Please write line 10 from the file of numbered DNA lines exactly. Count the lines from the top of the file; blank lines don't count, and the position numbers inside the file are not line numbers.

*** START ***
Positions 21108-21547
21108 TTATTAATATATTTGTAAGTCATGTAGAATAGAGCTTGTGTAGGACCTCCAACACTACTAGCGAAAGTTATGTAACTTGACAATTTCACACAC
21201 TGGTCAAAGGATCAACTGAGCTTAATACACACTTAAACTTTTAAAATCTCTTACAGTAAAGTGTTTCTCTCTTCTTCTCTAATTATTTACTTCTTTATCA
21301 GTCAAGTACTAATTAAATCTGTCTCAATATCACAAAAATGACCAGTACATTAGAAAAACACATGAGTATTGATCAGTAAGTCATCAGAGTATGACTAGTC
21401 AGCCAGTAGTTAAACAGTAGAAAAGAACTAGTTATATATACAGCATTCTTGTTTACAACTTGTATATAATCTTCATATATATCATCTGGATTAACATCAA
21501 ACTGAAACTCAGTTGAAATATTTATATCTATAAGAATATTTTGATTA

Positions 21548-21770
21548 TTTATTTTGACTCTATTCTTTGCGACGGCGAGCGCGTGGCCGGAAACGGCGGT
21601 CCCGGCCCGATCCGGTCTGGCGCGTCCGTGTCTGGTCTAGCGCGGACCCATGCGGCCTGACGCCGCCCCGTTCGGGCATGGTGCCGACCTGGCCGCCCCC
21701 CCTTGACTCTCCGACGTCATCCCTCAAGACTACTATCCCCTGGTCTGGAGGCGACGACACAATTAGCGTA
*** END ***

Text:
21701 CCTTGACTCTCCGACGTCATCCCTCAAGACTACTATCCCCTGGTCTGGAGGCGACGACACAATTAGCGTA